ARCHITECT: DUB ARCHITECTS LTD. CONSTRUCTION: STUART OLSON DOMINION CONSTRUCTION DATE OPENED: 1992

Architect Vivian Manasc is one of its many admirers. “It has a nice energy to it — a sense that Edmonton is an energetic city where exciting things happen.” The pyramidal glass roof, reaching 43 metres above the threestorey building, and the angled exterior windows on all sides have a major impact on visitors and employees. The glass allows the contemporary space to shift moods from morning to night, when natural light gives way to interior lighting, emphasizing the room’s unusual contours. “There’s a lot of movement with the different angles and shapes,” says Manasc, “and because the light is always changing, it makes the space feel very dynamic, regardless of the time of day.” She applauds the inventive use of materials. Her own firm is recognized for its sustainable designs, so naturally one of her favourite elements here is the beige travertine stone cladding preserved from the old City Hall. It was repurposed and combined with a modern grey terrazzo to make a new floor. “The floor is lovely and it’s also reminiscent of the old building, so there’s a really nice storytelling quality,” she says. The choice of maple, “a warm, rich, light wood,” works well for the walls, where some sections feature fine, laser-made cuts, Manasc says. “They look like marble from a distance, but actually house acoustic material that absorbs sound and makes the space not ‘echoey.’” Another strong design element is the imposing stairway leading to council chambers. It’s cleverly multi-purpose, acting as a seating gallery or a stage, depending on the event. “You can have the audience [on the floor] looking up or sitting on the steps looking down,” she says. “You can really play with the space.” AvenueEdmonton.com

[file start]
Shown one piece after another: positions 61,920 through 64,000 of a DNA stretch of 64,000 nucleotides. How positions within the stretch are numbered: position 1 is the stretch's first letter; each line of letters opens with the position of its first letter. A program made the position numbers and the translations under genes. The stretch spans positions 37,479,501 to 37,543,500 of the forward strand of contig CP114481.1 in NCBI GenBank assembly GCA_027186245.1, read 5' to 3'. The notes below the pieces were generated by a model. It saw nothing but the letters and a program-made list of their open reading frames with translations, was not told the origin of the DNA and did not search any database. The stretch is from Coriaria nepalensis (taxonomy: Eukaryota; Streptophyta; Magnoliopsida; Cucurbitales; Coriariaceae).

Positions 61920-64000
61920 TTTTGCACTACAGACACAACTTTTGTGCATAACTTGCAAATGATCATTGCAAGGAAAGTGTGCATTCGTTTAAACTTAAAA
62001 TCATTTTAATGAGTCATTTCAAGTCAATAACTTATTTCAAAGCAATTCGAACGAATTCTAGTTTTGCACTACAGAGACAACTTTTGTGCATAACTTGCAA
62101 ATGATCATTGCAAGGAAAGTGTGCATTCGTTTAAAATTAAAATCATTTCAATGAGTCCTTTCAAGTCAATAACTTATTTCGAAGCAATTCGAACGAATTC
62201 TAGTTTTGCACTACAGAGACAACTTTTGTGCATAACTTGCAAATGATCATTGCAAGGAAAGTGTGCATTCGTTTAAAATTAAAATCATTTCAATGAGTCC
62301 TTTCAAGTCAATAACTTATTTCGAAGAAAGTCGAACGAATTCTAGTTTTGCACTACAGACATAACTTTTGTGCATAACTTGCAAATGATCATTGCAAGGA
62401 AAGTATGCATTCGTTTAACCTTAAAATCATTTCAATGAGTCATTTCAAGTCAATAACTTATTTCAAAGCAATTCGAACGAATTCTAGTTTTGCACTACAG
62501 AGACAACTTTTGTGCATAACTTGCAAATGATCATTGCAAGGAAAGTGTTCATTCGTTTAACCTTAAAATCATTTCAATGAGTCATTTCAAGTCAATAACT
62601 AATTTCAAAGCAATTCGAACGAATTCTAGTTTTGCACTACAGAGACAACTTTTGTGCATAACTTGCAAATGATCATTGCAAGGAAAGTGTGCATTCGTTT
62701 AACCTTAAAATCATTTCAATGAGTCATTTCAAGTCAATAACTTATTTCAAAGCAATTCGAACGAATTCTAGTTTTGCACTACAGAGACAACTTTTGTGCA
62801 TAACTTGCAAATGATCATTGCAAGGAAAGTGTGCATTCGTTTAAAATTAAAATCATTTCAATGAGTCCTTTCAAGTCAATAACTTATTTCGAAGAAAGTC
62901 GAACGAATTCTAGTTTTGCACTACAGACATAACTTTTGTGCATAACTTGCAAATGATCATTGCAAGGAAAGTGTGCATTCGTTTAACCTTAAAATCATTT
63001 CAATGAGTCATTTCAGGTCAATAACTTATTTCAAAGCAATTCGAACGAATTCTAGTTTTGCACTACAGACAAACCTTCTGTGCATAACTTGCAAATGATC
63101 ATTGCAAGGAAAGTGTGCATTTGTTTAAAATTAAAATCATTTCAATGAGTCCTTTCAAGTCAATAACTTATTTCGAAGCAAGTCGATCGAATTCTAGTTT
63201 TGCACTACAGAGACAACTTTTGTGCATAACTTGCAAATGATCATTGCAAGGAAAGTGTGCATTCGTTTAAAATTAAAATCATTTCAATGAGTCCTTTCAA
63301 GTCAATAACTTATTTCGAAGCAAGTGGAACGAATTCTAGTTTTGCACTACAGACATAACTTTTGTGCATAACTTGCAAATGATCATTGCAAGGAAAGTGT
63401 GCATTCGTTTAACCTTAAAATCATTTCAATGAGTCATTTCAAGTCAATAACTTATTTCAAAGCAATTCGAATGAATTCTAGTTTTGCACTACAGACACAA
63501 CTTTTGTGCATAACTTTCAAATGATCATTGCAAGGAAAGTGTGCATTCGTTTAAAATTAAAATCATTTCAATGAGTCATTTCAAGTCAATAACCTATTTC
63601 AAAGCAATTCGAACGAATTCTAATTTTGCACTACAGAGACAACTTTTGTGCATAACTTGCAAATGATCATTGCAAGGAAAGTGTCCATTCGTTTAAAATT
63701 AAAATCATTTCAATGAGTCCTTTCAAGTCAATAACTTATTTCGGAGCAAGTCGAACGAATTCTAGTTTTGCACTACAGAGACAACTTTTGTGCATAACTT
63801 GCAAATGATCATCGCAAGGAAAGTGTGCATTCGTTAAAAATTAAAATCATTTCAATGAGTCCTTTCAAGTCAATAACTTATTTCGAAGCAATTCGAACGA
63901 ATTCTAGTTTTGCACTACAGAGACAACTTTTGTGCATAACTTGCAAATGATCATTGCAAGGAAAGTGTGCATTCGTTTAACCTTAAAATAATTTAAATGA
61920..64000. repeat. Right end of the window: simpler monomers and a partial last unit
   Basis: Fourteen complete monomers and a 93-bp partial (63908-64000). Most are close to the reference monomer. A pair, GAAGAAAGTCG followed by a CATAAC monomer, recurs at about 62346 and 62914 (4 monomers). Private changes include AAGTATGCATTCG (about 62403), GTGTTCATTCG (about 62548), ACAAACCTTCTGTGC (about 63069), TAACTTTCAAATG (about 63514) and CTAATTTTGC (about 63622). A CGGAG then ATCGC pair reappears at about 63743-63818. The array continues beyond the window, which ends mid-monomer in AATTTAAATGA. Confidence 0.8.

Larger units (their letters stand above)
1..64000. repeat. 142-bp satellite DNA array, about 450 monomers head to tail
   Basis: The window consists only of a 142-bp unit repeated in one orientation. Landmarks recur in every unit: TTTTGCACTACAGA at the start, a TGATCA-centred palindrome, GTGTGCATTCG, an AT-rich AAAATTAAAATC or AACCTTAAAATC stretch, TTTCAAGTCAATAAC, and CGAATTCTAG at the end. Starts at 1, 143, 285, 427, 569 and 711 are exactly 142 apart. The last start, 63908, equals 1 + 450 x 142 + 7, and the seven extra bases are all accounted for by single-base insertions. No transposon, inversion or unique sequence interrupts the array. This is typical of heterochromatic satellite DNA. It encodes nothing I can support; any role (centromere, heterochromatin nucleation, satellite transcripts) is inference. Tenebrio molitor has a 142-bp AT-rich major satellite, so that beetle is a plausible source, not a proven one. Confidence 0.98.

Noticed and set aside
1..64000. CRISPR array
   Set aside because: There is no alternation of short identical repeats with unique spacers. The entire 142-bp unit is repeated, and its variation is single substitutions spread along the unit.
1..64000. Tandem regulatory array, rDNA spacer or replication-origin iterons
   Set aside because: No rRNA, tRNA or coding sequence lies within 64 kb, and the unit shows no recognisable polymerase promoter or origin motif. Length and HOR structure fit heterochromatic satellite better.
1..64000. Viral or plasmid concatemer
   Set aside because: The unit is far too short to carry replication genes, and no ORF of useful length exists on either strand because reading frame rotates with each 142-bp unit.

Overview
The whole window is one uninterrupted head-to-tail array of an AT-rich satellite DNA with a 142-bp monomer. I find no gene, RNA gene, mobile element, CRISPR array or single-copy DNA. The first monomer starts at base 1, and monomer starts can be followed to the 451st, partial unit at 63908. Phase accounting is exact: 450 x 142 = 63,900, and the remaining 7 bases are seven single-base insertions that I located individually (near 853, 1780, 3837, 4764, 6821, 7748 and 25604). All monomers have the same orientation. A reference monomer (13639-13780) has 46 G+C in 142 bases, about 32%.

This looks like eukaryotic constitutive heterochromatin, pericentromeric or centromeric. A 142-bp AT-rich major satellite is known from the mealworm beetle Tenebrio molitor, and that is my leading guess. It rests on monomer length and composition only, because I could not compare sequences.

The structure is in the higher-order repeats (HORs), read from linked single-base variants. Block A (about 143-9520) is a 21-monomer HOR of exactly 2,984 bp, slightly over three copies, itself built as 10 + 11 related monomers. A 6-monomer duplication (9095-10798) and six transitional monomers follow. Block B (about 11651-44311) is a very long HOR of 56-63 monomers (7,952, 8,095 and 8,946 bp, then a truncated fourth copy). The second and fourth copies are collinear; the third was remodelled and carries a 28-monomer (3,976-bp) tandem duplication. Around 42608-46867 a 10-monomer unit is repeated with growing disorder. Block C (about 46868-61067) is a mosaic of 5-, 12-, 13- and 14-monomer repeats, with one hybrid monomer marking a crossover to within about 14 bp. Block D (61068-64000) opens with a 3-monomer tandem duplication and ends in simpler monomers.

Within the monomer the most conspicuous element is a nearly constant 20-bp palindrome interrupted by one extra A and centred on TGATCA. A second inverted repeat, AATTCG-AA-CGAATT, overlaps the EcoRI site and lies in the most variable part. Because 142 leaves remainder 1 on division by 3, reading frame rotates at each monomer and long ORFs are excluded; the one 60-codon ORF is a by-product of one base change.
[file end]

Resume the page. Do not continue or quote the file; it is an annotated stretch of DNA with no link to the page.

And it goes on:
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ARCHITECT: CHANDLER KENNEDY ARCHITECTURAL GROUP CONSTRUCTION: CARLSON CONSTRUCTION LTD. DATE OPENED: 1984

LEE PAVILION, CITADEL THEATRE PHASE II Selected by Sheri Krug, interior designer and board member of M.A.D.E. in Edmonton (Media, Art, Design Exposed)

It’s a respite for the harried urbanite. Made of glass and steel, but softened with tropical plants and bubbling waters, the Lee Pavilion represents a treasured sanctuary for downtowners.

Interior designer Sheri Krug admires the Lee Pavilion because it sharpens her senses, and she suspects it works the same magic on other Edmontonians. “There’s something about the sense of place at the Lee — the humidity, the water trickling, how you can smell the plants,” says Krug, whose own fi rm focuses on residential interior design. For her, those calming natural elements are the perfect escape from “the busyness of downtown.” 40

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The Chandler Kennedy Architectural Group, which no longer exists, designed the multi-level pavilion with massive glass panes for airiness and natural light, crisscrossed orange beams that lend an urban-industrial warehouse flavour and about 18 metres of headroom at the highest point. Downstairs, sloping walkways meander through a lush green garden. That makes the lower level of the Lee a good spot for a quiet moment, while the upper walkways provide a scenic indoor shortcut for people rushing to work or the LRT. “I love the way they’ve allowed the plants to take over the space,” says Krug, pointing to the creeping fig dangling from the beams and